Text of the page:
Unearthed Arcana Unearthed Arcana May 2018: Centaurs and Minotaurs

Ilbranteloth

Explorer
I looked up a horse length is according to Wikipedia it's 8ft or 2.4M from nose to tail. Centaurs would approximately be a foot shorter in length as they're nose and neck don't extend out the same way, so maybe about 7ft in length.

Being 7' (Athasian Elves) or 8' (Firbolgs) in height is still qualified as being medium for some humanoid races, so you could still sort of work in that Centaurs are medium sized even if they're probably about as tall as those 2 examples as well. Certain measurements such as length aren't all that determine what size medium is, as some snakes could be 10' or 15' and still be medium.

As you note, it's more than just length/height, though. It's bulk or weight as well. Not to mention being a quadruped vs. biped. An adult horse typically weighs 800 to over 2,000 lbs. Try using a shove attempt against that as a human in the midst of combat.

If the issue is that you don't want them to wield large weapons, that's simple. Despite the size of a centaur as a whole, their humanoid portion is human-sized and makes perfect sense that they'd only be able to wield medium-sized weapons.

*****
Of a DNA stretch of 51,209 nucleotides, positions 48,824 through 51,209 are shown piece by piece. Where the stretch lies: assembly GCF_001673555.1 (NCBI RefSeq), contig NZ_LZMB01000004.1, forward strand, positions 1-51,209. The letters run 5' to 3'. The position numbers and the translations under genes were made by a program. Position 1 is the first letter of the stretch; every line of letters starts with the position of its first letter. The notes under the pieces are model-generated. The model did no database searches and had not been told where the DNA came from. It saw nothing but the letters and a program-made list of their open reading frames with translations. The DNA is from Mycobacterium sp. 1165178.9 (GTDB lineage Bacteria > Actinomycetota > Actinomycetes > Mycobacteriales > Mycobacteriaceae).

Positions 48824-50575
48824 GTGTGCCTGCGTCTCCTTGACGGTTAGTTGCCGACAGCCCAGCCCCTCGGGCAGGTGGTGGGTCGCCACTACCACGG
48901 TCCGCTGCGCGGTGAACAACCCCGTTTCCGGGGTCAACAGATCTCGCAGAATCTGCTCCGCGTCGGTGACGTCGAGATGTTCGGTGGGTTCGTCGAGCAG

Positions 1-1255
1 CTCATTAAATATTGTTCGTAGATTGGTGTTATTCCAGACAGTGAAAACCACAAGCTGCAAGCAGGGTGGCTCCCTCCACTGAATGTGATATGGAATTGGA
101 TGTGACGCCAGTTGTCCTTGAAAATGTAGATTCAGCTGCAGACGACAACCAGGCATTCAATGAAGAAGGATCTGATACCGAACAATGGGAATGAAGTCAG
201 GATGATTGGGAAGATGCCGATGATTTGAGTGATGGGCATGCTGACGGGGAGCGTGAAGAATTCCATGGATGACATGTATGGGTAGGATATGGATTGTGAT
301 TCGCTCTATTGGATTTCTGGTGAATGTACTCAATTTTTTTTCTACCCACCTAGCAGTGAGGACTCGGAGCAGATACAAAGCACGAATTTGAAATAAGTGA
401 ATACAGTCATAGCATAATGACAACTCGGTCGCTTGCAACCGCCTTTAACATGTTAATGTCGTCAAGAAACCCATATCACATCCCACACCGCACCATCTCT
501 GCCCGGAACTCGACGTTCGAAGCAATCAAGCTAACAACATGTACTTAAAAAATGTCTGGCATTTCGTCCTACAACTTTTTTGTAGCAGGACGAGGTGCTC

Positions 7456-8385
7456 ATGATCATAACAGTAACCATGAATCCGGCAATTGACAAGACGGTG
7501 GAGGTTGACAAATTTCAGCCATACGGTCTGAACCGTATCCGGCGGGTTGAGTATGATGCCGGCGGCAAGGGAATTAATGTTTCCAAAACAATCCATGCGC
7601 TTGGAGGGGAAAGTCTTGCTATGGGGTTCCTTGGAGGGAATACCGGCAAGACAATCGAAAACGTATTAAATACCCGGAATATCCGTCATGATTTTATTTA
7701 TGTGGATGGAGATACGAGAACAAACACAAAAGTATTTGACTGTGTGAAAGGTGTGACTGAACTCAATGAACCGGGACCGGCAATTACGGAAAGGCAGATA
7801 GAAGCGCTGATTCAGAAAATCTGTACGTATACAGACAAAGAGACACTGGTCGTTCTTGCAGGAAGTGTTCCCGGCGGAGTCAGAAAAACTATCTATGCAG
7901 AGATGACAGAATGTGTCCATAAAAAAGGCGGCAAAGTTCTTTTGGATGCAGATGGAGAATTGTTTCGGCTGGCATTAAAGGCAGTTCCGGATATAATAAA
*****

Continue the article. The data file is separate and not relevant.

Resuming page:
I prefer the large creature wield medium-sized weapons better than medium creature that can carry more because it also addresses things like the bulk in terms of squeezing through narrow passages, grappling and shoving, and things like that.
 

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Ilbranteloth

Explorer
Absolutely true.

But I'm hoping you aren't implying "+1 damage, but only for board'n'sworders and gishes" is so OMGWTFBBQ broken it was the reason for the redesign...? For one thing, you will never find "+1 Horns" - non-monk natural weapons has an expiry date at a disadvantage in a world where you can find weapons that do magic damage.

In other words, if it isn't better somewhere somehow, isn't it a ribbon ability?

Who would think making minotaur horns a ribbon ability when it should be the defining characteristic of a mino warrior?

Isn't having a natural weapon that does significant damage better than not having a natural weapon that does significant damage? I wouldn't consider that a ribbon ability.
 



Laurefindel

Legend
Despite the apparent inconsistency of size between a man-horse and a horse-horse, I like the fact that the Centaur is a medium creature. Being medium means that weapon size/prices do not change, armor prices (and to a certain extent, armor compatibility) do not change, cannot be ridden by another (medium-sized) PC to somehow abuse the Mounted Combat feat, etc. In my mind, it was easier to classify it as a rather large medium-sized creature than a small-ish large-sized creature with weapon damage nerf.